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There's a scifi story that is often brought up when discussing how poor people are at predicting the future. There's supposedly a scifi story from the 1890's-1910's era about a mystery set in the 21st century where the solution is that the milkman did it (just showing how unlikely people thought that milkmen would disappear.)

Does anyone know what story this is?

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    The milkmen that I regularly pass on the way to work would doubtless despair of people's ability to know the present, let alone the future. (-:
    – JdeBP
    Commented Nov 28, 2017 at 1:21
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    This makes me think of G. K. Chesterton's story "The Invisible Man" from 1911, which features a man who has robot butlers, murdered by the mail man (who was socially "invisible")
    – Andrew
    Commented Feb 22, 2022 at 22:22
  • Links to where it's "often brought up"?
    – user14111
    Commented Feb 24, 2022 at 0:22
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    all that came to mind was: Benny Hill's "Ernie (The Fastest Milkman in the West)" ... :o Commented Feb 24, 2022 at 1:20

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Note: This answer clearly misses one important element being sought - the story does not take place in the future. I'll leave the answer here, though, while we keep looking for the right answer.


"The Invisible Man" by G. K. Chesterton may fit.

There's supposedly a scifi story from the 1890's-1910's era about a mystery set in the 21st century where the solution is that the milkman did it (just showing how unlikely people thought that milkmen would disappear.)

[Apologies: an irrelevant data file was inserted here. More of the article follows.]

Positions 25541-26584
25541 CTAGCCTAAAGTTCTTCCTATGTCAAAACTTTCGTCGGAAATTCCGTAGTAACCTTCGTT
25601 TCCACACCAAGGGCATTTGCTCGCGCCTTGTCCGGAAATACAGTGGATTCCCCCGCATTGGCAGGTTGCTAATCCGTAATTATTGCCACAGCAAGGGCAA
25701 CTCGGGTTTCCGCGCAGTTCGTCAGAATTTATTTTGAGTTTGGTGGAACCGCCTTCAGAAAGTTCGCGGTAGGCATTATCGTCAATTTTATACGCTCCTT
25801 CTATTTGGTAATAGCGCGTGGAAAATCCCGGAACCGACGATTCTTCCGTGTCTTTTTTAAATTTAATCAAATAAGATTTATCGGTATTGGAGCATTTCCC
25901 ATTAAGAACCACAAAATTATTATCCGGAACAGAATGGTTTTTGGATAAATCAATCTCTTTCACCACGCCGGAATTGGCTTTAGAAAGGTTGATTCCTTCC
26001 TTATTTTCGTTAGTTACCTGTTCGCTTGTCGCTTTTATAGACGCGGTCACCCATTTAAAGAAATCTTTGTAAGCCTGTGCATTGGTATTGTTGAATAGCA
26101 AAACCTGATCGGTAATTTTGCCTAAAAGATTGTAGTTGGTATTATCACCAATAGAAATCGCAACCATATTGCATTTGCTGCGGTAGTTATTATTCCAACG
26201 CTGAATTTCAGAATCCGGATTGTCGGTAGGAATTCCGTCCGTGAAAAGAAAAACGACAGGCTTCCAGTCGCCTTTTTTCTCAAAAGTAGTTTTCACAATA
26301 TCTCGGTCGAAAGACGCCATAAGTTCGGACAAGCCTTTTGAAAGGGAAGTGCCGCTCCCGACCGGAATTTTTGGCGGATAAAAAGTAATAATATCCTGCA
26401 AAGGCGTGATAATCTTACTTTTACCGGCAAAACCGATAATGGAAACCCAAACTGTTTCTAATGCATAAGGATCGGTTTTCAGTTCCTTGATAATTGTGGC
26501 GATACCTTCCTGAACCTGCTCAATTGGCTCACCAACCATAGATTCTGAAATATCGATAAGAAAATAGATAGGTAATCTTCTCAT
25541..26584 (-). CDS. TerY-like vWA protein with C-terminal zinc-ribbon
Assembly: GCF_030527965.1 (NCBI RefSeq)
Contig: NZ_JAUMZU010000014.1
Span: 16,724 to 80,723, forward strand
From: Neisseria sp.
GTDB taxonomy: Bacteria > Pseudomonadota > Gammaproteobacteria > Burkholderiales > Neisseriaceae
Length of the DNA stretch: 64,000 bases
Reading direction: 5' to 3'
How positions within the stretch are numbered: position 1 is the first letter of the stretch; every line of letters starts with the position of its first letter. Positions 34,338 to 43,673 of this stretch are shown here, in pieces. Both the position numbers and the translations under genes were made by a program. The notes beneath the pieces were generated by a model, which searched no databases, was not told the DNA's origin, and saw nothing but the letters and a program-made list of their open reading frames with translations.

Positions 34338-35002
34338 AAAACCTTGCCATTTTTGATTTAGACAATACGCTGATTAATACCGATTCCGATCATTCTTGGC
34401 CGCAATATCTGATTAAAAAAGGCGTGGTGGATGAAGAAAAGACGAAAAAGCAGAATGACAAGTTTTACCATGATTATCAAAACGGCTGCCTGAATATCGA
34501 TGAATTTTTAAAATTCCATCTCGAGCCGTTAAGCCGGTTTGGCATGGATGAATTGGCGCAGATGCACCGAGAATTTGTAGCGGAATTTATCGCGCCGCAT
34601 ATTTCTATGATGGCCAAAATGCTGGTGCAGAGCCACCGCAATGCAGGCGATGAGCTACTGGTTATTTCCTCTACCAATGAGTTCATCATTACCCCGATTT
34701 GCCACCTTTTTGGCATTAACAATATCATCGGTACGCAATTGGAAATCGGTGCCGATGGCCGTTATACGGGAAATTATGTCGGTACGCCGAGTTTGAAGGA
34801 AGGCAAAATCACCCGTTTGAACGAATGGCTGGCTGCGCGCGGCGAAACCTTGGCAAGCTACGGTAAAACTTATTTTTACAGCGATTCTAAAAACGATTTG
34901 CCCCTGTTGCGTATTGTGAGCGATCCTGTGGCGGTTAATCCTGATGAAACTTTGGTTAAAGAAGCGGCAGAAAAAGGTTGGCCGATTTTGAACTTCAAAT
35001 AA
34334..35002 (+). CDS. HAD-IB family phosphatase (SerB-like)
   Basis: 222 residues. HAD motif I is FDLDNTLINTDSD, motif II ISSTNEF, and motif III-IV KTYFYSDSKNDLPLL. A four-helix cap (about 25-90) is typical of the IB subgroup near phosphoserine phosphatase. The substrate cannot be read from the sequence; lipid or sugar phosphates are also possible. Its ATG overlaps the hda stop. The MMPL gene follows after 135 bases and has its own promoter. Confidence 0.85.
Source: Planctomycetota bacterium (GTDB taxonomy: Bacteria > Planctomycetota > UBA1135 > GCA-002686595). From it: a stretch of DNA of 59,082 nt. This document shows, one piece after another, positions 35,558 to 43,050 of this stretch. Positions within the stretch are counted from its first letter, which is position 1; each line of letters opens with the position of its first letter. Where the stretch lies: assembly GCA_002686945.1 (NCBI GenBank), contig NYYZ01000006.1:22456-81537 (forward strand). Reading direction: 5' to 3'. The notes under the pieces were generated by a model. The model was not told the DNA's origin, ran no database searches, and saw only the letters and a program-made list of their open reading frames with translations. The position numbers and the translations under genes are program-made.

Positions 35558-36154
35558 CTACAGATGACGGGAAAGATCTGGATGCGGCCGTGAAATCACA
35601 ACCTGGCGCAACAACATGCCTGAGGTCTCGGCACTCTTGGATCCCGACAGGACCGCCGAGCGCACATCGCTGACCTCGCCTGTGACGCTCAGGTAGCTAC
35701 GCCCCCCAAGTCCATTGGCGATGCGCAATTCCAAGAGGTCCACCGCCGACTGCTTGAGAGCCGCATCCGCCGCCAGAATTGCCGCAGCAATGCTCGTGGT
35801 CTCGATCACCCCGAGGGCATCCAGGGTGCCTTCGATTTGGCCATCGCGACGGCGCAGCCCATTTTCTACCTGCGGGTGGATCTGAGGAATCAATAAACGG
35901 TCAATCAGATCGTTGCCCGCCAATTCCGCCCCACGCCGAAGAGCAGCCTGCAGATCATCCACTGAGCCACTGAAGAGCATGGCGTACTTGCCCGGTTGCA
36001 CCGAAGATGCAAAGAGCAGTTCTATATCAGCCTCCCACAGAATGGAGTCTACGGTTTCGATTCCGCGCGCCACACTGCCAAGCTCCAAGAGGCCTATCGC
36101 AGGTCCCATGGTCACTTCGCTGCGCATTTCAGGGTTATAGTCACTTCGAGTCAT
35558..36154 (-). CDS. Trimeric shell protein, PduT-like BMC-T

It was published in 1911

It's science fiction, in some sense - it has robot servants!

"I suppose you've seen on the hoardings all about this 'Smythe's Silent Service'? Or you must be the only person that hasn't. Oh, I don't know much about it, it's some clockwork invention for doing all the housework by machinery. You know the sort of thing: 'Press a Button—A Butler who Never Drinks.' 'Turn a Handle—Ten Housemaids who Never Flirt.'

The mailman did it

“Nobody ever notices postmen somehow,” he said thoughtfully; “yet they have passions like other men, and even carry large bags where a small corpse can be stowed quite easily.”

The postman, instead of turning naturally, had ducked and tumbled against the garden fence. He was a lean fair-bearded man of very ordinary appearance, but as he turned an alarmed face over his shoulder, all three men were fixed with an almost fiendish squint.

Mailmen haven't disappeared, though.

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    This story is not set in the 21st century. Also I think the question is not about story characters that disappear, rather it laments the fact that people are so bad at imagining the future, they cannot image things they are used to will no longer exist 100 years from their vantage point in time. Commented Feb 23, 2022 at 23:44
  • You're completely right. Don't know how I missed the "21th century" part.
    – Andrew
    Commented Feb 23, 2022 at 23:53
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    If it is any consolation, Chesterton was the first thing to come to my mind, too, before I re-read the question. Commented Feb 24, 2022 at 9:53

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